François Mitterand

/ redwiretimes.com

/ redwiretimes.com

Mitterand was a life-long Socialist who served in the brief French military resistance to German might between 1939 and 1940, and is then said to have co-operated with the rather spare French resistance after the Vichy Nazi-dominated occupation government was set up. Resistance to the Nazis was ‘spare’ because the majority of French people had had quite enough of fighting Germans during four or five generations, and were only too pleased to denounce a suspected neighbour to a Vichy official, or, no worse as it happened, the Gestapo. He was born in 1916, in the middle of the Great War, and was elected a Deputy in 1946 at the age of thirty; almost immediately he became a Minister in the post-War Cabinet. From then on he would always hold posts in the Government of the Fourth Republic.

Though Socialist by inclination, Mitterand was not actually a member of the French Socialist Party, but one of the leaders of a small faction of it, the Union Démocratique et Socialists de la Résistance (UDSR). He was a stern opponent of General de Gaulle, which required bravery and cheek, but in addition he disliked the new Constitution; he thought it at least semi-fascist and said so in a book called Le Coup d´Etat permanent published in 1964 but now apparently out of print.

In 1965 he stood without success as a left-wing candidate in the presidential elections. He was not however a candidate in the 1969 elections, in which the socialist vote was poor indeed. In 1971 the Socialist Party joined forces with various left-wing groups, including Mitterand’s own, to form a new party, of which he was instantly elected leader. Then came an agreement with the French Communist Party on policy.

François Mitterand was elected President of France in 1981, heading a coalition government that included Communists (1981 – 1984). Though weakened by coalition, as are all such governments, Mitterand started a major programme of nationalization and the creation of jobs. Sadly for him, someone had got their maths wrong and these reforms produced an economic crisis. Things did not improve when in 1984 the right won the parliamentary elections, which led to a period of so-called ‘co-habitation’ i.e. the President a Socialist in the Palace, and the Government ruled by the right, which meant numerous complex restrictions for François.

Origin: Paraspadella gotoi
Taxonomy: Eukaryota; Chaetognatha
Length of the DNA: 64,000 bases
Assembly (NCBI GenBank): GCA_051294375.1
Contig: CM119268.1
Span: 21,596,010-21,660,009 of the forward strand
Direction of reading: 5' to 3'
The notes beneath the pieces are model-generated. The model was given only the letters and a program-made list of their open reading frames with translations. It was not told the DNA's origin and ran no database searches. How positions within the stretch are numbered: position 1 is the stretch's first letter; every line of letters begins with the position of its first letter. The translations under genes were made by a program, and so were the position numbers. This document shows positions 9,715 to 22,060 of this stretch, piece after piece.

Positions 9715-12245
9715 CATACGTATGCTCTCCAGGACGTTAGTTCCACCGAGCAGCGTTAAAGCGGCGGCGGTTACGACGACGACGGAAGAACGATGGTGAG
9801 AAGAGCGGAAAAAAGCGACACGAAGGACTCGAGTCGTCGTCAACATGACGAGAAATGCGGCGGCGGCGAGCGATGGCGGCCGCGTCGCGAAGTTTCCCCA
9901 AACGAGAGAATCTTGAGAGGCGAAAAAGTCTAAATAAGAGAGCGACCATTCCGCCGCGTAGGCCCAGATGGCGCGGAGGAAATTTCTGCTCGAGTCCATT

Things changed in 1988 when he won the Presidential elections outright as well as achieving an assembly in the parliamentary elections of the same year in which, despite having no majority, it was possible to form left-wing cabinets. His political authority was thus restored. But not for long: in 1992 the Socialist Party was soundly defeated! French politics have always been bewildering; Mitterand did sterling work in his peacemaking efforts in Bosnia, but despite this, the economic recession, unemployment and Socialist scandals combined in his eventual loss to Jacques Chirac, ex-Mayor of Paris, in the elections of 1995. He died in January1996. He was eighty years old.

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